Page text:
TAMPA, Fla. — “It is definitely a myth. We have a lot of high-quality evidence that this is not the case,” said Dr. Alyssa Brown, Chief of Obstetrics and Gynecology at Tampa General Hospital and Associate Professor at the University of South Florida.
Experts say the rumor that the COVID-19 vaccine causes infertility started circulating early on and is still preventing some women from getting vaccinated
They say it’s not true.
“Now we have hundreds of thousands of women that we’ve been able to look at post-vaccination and the fertility rates are not affected,” said Brown.
“It’s been like pretty much six months since anybody who is pregnant or of the fertility age could’ve taken a vaccine. From what I’ve spoken to multiple OBGYNs, high-risk doctors… What I’m hearing from everybody is that there is not a problem,” said Dr. David Berger, Board Certified Pediatrician at Wholistic Pediatrics and Family Care.
Researchers say the way the vaccine works has nothing to do with the ability to get pregnant.
“It’s basically teaching your body to respond to a protein to get your body’s immune system boosted so that if confronted, with the actual virus, that you’re better equipped to manage it,” said Brown.
“The way that it’s developed and the way that it’s designed, there really isn’t a mechanism by how it could really impact fertility, both male and female,” she added.
Data shows thousands of women have become pregnant around the time they were vaccinated and doctors say they also haven’t seen an increase in miscarriages.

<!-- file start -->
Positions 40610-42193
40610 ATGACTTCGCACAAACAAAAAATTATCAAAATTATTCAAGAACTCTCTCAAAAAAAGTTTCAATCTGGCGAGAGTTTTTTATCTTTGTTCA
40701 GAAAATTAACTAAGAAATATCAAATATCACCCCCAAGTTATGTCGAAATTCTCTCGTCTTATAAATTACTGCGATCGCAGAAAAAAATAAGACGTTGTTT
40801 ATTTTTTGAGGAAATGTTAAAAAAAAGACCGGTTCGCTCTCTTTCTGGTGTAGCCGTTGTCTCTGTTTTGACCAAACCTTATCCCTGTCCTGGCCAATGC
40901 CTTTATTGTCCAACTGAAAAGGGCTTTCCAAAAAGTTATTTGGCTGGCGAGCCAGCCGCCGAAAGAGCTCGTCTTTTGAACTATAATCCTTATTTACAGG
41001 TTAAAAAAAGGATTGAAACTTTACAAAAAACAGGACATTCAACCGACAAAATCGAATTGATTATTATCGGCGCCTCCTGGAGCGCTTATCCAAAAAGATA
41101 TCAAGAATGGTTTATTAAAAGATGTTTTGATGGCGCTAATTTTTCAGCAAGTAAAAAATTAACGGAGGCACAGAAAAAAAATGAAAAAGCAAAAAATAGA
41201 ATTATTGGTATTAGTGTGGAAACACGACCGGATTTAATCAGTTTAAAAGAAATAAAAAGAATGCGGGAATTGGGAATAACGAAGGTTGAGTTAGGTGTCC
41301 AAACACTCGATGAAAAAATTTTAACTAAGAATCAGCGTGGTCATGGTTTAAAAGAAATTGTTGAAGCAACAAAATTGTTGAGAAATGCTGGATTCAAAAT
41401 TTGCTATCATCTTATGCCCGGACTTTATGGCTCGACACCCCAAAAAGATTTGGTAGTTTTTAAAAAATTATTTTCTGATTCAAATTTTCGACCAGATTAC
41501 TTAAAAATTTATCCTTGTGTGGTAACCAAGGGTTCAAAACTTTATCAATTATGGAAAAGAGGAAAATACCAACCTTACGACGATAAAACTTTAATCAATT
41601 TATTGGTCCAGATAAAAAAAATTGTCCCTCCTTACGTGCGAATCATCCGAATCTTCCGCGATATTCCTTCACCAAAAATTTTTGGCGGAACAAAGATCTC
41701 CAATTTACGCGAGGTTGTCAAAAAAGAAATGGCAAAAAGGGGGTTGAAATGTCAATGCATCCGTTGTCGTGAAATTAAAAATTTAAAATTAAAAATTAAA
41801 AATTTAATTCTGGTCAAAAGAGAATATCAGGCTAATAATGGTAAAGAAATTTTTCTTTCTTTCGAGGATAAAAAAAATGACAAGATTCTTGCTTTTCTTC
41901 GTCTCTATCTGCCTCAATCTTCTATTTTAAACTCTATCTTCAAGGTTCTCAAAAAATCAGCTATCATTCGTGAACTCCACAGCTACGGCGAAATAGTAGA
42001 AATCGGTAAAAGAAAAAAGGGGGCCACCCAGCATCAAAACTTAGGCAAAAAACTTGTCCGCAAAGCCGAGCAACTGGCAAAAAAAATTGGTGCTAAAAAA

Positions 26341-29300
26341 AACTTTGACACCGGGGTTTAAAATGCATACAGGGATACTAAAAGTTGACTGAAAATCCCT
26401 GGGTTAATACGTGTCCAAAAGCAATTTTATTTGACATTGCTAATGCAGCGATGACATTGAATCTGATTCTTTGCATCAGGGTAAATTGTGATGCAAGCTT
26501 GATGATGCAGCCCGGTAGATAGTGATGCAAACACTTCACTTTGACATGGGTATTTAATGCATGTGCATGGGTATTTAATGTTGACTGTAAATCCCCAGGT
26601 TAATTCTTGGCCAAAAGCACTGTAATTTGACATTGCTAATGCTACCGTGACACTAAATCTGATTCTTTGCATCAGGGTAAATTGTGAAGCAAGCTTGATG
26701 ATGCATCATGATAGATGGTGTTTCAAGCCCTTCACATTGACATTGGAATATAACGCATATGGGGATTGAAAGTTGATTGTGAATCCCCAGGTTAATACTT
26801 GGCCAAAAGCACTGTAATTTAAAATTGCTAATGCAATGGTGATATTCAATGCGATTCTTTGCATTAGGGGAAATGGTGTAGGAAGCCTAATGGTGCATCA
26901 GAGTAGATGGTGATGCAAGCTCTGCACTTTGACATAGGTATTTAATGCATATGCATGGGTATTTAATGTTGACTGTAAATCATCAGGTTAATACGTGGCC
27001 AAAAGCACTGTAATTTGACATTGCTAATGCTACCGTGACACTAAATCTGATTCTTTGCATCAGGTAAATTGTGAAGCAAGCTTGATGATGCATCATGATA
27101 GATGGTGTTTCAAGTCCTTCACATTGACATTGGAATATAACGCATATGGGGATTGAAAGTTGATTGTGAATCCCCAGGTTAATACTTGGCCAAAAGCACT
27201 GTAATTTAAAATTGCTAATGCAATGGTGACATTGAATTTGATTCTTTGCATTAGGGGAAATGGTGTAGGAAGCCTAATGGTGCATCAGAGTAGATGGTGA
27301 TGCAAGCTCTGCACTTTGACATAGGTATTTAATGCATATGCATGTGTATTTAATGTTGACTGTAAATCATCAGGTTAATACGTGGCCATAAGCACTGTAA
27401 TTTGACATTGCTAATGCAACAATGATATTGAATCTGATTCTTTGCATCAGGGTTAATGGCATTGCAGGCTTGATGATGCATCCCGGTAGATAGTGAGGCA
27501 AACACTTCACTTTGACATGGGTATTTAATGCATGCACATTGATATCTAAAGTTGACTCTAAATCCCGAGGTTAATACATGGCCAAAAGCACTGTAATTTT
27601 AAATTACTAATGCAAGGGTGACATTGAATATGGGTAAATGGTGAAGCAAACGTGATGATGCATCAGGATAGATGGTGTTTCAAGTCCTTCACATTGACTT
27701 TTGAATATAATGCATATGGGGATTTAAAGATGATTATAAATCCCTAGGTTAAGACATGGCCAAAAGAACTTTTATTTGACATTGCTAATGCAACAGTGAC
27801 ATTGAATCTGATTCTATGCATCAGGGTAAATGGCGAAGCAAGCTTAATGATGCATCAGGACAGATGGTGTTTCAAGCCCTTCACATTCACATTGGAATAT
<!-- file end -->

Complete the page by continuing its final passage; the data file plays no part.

“Like 20% of pregnancies if not more can have a miscarriage anyway. So obviously if that happens at a very high baseline in the first place, and then there are people who get a vaccine and have a miscarriage afterwards unless we are seeing a significantly higher amount of miscarriages happening in that particular subset of people who have been vaccinated, then you can’t really say that it’s the vaccine that’s causing women to have miscarriages,” said Berger.
The CDC just released a new urgent health advisory to increase COVID-19 vaccinations among people who are pregnant, recently pregnant, trying to become pregnant or might become pregnant in the future to prevent serious illness, deaths, and adverse pregnancy outcomes.
The CDC says the benefits the vaccine for both the women and the fetus or infant
“In terms of the ability to be getting pregnant, there doesn’t seem to be an issue there,” said Berger.